'Our overarching hypothesis is that if we take CNTs coated or conjugated with small molecules and inject them directly into tissue, these materials are capable of piercing the cells as if they were an extension of the syringe,' Kostarelos says. While there may be debate about the carrier, this is one of the first CNT-based treatments to have piqued the interest of clinicians and it is an important step forward for nanomedicine, he adds. Kostarelos's group is now looking at what happens to the CNTs after the treatment is administered, and says that this therapy could be used in other neurodegenerative diseases.

Vincent Rotello, an expert in nanomaterial drug delivery at the University of Massachusetts, Amherst, US, says that 'localised administration provides a means of increasing therapeutic efficacy while minimising collateral effects. Questions of long-term toxicity of the CNTs remain; however, this therapeutic strategy could be readily applied to other vehicles.'

Carol Stanier
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Making smell-o-vision a reality using a polymer matrix

21 June 2011

A polymeric matrix of cells, which can be opened and closed individually, could bring personal 'smell-o-vision' a step closer to reality.

Virtual reality experiences are becoming more and more realistic thanks to both audio and visual advancements. Smell-o-vision, as it's often called, can enhance these experiences, by releasing odours to match visual clues. However, attempts to create it often fail to impress due to a narrow range of smells that can only be deployed once.

Now, researchers at the University of California, San Diego, US, and Samsung in Korea, think they have found a solution. They used the polymer polydimethylsiloxane (PDMS) to create a square matrix of cells, which can each hold a different fragrance. The scientists then used heat to release an odour from a cell on cue.

Polymer matrix that releases odours to order could help to create a more realistic virtual reality environment

'We wanted to be one of the pioneers to demonstrate that the sense of smell - odours - can be generated on command,' says Sungho Jin at the University of California, San Diego. The team placed a set of heated elements both horizontally and vertically under the cells to control whether each cell was open or closed. A cell only opens if both its horizontal and vertical elements are switched on - the heat causes the polymer to expand and the odour escapes through a puncture hole.

'In the past other people have used a single reservoir of some smell and tried to activate it, but in real life we are dealing with thousands of smells,' says Jin. The matrix system enables the researchers to use and control thousands of different cells relatively simply. For example a square of 10,000 cells - which can hold 10,000 different odours - needs only 200 controllers.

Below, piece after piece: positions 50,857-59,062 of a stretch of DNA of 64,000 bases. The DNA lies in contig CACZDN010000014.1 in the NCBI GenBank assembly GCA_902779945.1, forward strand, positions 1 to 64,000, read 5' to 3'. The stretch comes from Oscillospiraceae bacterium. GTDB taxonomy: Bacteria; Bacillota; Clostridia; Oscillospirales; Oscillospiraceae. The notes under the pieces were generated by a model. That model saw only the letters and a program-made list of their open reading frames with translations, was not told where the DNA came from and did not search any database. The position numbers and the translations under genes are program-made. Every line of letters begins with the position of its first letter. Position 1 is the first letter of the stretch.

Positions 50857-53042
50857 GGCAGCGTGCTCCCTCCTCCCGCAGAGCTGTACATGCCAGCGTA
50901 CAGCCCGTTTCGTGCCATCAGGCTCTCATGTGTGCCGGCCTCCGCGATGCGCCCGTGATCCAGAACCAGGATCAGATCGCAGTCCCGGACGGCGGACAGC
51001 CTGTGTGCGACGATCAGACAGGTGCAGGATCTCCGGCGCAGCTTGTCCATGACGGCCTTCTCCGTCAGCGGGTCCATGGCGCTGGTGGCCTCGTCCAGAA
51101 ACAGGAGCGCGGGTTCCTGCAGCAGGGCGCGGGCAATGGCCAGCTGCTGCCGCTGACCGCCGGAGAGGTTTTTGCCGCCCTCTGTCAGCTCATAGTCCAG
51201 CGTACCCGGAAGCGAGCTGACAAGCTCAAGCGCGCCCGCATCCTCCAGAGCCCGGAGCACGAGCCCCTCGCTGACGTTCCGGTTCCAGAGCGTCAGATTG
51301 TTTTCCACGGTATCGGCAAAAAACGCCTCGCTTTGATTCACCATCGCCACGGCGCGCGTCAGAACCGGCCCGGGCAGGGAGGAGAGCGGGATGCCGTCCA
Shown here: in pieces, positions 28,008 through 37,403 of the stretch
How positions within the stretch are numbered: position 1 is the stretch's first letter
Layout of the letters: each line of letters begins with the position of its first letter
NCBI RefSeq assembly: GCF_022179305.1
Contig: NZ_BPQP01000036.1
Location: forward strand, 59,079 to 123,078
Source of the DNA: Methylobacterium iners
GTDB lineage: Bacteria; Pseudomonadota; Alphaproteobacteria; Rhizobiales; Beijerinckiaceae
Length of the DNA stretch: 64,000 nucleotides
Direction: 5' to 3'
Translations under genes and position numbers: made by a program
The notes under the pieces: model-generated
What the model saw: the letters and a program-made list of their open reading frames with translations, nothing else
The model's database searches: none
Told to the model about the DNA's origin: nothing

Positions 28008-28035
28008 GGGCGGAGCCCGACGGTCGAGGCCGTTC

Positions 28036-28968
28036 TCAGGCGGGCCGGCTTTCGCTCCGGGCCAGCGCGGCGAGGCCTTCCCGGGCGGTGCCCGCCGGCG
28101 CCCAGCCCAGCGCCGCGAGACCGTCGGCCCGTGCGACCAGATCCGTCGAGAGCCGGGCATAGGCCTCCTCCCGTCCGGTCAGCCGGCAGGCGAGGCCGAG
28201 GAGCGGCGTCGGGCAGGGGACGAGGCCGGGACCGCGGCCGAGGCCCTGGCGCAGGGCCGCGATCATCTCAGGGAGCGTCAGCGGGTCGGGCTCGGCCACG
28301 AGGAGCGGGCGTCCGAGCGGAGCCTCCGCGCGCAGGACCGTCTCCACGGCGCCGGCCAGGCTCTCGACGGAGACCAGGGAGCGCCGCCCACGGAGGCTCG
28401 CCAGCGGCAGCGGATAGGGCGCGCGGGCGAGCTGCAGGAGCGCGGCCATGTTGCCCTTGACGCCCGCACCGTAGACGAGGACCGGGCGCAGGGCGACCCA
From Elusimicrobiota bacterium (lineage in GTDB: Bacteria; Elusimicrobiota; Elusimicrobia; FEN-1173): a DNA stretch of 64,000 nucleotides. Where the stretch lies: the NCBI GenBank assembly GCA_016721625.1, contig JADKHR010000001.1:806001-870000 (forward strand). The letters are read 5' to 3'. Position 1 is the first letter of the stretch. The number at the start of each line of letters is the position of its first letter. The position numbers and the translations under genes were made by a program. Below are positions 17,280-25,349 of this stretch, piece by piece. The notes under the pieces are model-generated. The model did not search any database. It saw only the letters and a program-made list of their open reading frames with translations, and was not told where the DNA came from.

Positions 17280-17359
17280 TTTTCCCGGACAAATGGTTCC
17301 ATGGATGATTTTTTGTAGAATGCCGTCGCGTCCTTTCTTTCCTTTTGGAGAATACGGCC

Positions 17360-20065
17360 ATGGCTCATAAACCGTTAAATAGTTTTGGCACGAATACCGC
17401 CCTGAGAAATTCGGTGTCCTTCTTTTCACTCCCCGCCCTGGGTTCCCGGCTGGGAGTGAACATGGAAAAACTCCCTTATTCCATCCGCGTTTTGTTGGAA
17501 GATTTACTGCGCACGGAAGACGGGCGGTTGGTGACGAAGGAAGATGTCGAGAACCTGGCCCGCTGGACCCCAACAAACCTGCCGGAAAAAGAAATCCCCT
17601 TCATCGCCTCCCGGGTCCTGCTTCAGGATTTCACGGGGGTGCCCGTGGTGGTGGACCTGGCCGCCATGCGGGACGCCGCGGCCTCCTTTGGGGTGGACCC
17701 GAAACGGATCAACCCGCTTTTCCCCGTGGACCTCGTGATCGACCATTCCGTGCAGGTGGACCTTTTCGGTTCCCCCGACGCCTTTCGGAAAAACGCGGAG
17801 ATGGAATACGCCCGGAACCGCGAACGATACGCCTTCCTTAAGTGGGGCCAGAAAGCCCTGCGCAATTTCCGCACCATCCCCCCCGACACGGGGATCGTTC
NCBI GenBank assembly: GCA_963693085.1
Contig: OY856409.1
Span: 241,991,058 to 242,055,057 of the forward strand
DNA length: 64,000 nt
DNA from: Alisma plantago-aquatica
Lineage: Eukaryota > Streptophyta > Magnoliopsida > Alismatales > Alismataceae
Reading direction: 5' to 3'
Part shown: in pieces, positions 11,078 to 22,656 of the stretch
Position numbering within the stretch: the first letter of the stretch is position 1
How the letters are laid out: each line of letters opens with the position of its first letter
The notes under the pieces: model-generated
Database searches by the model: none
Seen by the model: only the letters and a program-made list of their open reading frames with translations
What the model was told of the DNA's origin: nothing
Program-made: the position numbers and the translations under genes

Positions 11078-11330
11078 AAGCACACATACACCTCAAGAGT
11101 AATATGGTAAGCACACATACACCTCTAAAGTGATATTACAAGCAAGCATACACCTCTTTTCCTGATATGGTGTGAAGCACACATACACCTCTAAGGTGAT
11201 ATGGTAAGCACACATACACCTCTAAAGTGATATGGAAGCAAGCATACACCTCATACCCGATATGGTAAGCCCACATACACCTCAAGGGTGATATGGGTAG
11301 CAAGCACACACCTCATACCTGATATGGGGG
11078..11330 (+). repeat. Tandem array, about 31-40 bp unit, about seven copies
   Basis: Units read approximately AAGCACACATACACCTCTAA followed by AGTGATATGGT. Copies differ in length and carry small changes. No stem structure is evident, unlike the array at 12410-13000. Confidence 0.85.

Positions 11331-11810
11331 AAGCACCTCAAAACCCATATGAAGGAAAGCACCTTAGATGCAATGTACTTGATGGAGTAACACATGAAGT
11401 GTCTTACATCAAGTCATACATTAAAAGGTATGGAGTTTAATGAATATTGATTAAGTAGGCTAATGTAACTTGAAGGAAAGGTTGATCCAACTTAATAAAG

Takamichi Nakamoto, who combines odours with technology at the Tokyo Institute of Technology, Japan, is impressed with the matrix system. 'The basic principle of heating PDMS to release and stop an odour is not new,' he says. '[However], with a matrix many kinds of smells can be emitted, so [if the work] is realised it would be very interesting.'

The system can be used with cells ranging in size from nanometres through to micrometres, and shows no signs of leakage over a couple of days. The work is currently proof of concept, but the researchers say they could potentially develop the system for use in TVs or phones to enhance virtual reality experiences.

Manisha Lalloo
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Controversy over academy membership in China

20 June 2011

By Hepeng Jia/Beijing, China

Controversy has arisen in China regarding the candidates short-listed for membership of the Chinese Academy of Engineering (CAE) this year, as they include a group of executives from leading state-owned petrochemical firms.

CAE membership is commonly awarded to distinguished people in the: engineering, materials, transportation, chemical, energy, construction, agricultural, medicine and management sectors. However, criticisms have arisen as a group of state-owned enterprises (SOEs) and government leaders have been listed as membership candidates, mainly for management sciences. They include: Sinopec president Fu Chengyu, vice president of Sinopec Cao Yaofeng, former vice-president of PetroChina Hu Wenrui, and Zhang Xiaolu, vice president of China Power Investment Corp.

Though most of the above candidates have research and development experience in engineering fields, it is argued that their positions of leadership have taken them far from the frontier of research. At present, the CAE has 739 members, 44 of which are from the management sciences sector, including a former railways minister, former deputy health minister, and former energy minister.

Membership of the CAE represents a high social status for senior scientists
© ieeexplore